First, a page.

Hearts’ situation made clearer by administration

Ian Murray, chairman of the Foundation of Hearts, addressed the media at Tynecastle last night. Picture: SNS

Ian Murray, chairman of the Foundation of Hearts, addressed the media at Tynecastle last night. Picture: SNS

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FOUNDATION of Hearts chairman Ian Murray insisted last night that no-one wanted the Tynecastle club to plunge into administration, but accepted that such a situation could at least make a murky financial picture clearer.

Speaking before an open meeting attended by around 300 supporters in the Gorgie Suite at the ground, the Member of Parliament for Edinburgh South admitted last night that he was “scared” by what his organisation might find when they complete their investigation into the club. But he insisted that the Foundation was still on course to make a takeover bid for Hearts by the end of the month.

“Due diligence isn’t going to be quick,” Murray said. “To be honest, we’re worried about opening some drawers – and worried about what we might see in them.

“Nobody wants the club to go into administration: there is a significant human cost. People tend to think football clubs are about scoring goals, but there are 150 staff in these buildings and we don’t want them to suffer administration. But certainly, if [administration happened] then there would be some certainty around those drawers. Even the liquidator of Ukio Bankas does not know what the position is with UBIG, so perhaps some clarity would help.”

Ukio and UBIG – separate companies both once owned by Vladimir Romanov – hold the key to Hearts’ future. Ukio have 29.9 per cent of the shareholding and are owed £15million by the club, while UBIG have 50 per cent and are owed £10m. UBIG are still officially the parent company of Hearts, but are themselves close to collapse. As if that position were not bad enough, Hearts are still in arrears with their tax payments and staff salaries, and this week put the entire playing squad up for sale in a bid to raise cash.

“Recent events do not really affect anything in the sense that it is pretty much the inevitable end game of what has been going on for some time,” Murray continued. “Some clarity has been provided: what it might do is give a little bit of impetus for people to pledge who might have been reluctant. We are now in a position to say: ‘If you didn’t think the club was in trouble, now you know!’ It is time to move forward with this stuff.

“Nobody wants to liquidate any company. That is a disaster, particularly a football club, but it has happened in the past. These things happen, but it is not our role to speculate – our concern is to have a bid on the table to take forward to any administrator, liquidator or owner.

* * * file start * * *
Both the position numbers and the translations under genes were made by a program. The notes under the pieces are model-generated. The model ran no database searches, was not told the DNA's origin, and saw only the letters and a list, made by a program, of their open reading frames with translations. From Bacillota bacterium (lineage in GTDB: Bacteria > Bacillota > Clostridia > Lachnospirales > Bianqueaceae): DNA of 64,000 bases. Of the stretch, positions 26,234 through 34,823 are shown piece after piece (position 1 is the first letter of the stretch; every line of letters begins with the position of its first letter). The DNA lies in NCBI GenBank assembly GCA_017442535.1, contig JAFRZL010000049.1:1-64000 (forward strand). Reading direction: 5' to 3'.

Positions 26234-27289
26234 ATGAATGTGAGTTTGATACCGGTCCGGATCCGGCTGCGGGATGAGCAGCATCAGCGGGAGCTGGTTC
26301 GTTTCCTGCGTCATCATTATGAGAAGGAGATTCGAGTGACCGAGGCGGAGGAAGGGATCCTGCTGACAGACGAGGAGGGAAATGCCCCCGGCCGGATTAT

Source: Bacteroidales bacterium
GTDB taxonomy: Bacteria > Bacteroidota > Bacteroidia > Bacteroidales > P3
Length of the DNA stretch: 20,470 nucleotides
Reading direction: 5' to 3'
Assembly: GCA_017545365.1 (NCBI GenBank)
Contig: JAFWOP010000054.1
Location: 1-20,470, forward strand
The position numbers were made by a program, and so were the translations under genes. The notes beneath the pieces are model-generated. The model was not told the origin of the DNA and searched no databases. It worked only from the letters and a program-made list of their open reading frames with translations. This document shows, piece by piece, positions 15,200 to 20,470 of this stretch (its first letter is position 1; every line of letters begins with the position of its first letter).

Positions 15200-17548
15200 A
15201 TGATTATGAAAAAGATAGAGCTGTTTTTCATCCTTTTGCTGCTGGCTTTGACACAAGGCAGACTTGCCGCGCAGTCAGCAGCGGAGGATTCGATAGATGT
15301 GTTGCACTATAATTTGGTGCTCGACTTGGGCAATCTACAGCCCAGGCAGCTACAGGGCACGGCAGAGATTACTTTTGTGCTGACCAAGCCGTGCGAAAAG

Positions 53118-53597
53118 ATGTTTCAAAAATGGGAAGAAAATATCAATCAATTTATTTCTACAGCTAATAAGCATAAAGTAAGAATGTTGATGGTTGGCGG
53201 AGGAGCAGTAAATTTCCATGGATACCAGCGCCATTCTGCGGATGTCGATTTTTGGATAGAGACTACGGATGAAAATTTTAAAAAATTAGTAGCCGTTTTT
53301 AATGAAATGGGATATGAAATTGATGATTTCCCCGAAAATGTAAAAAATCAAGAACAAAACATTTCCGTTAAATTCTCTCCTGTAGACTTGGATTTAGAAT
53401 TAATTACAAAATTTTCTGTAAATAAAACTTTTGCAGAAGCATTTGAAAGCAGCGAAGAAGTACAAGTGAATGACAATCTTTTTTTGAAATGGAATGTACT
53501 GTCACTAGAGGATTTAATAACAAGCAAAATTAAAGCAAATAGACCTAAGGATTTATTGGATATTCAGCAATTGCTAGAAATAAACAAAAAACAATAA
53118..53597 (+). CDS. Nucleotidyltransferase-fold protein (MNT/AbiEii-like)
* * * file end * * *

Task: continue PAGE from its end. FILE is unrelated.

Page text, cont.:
“[Administration] is something that is completely outwith our control. We are working as hard as we possibly can, a group of 12-20 people working in our spare time trying to get something together. I think the progress we have made is significant and all we can do is get something together as quickly as possible. Anything which clears up the ownership of the club certainly helps.

“We will put a bid together on the basis of what we’ve got. If that’s acceptable, fine. If not, we may have to come back and encourage more people to pledge.

“The club is on its knees. It’s £25m in debt and it looks as though the future is very bleak indeed. I think the value of this football club, at the moment, is what someone is willing to pay for it.

“We are still planning to bid by the end of the month. We’ve got some assumptions that we’re meeting in terms of pledges and an annual revenue stream. So we’re working on that.

“We do have a target by the end of the month. If we don’t get there, it’s still important that the bid is right.”

Murray refused earlier in the week to reveal how much he planned to bid for the club, and last night he explained why that was the case. “We’re not giving out an exact figure. If we do that, it then becomes the base line of any bid.

“It doesn’t take a genius to figure out that, if we’ve got 4,000 at £10 a month it’s £40,000 a month.

“The reason we can’t give a figure is we need to put the deal together. Also, if the public think we’ve raised too much, they’ll stop pledging. If they don’t think we’ve raised enough and we’re not at the races, they’ll stop pledging, as well.

“That’s just the way the business strategy has to work for us to put a bid together.

“There is a long, long process to go before any transfer of ownership happens. But certainly, if we get a bid on the table, that’s the biggest hurdle.’

Murray refused to speculate on whether a Scandinavian group who have expressed an interest in making a bid had enough money to do so. But he did say that the Foundation would not rule out possible involvement with external groups or individuals if their interests coincided with those of the club.

“We are not necessarily the only show in town. The Foundation will support any bid that is in the best interest of this football club.

“I think the expectation among the fans is just that we can have a team on the park playing at Tynecastle next season. If that can be fulfilled by someone with the best interest of the club at heart coming in.

“If that is a new owner coming in that wants to work with us then we will do that. If they want to do it on their own and have the wherewithal to do that, then we will back them.”

Before Murray chaired a question-and-answer session, the audience heard brief speeches by former player Gary Mackay and leading members of the Foundation such as Iain MacLeod.

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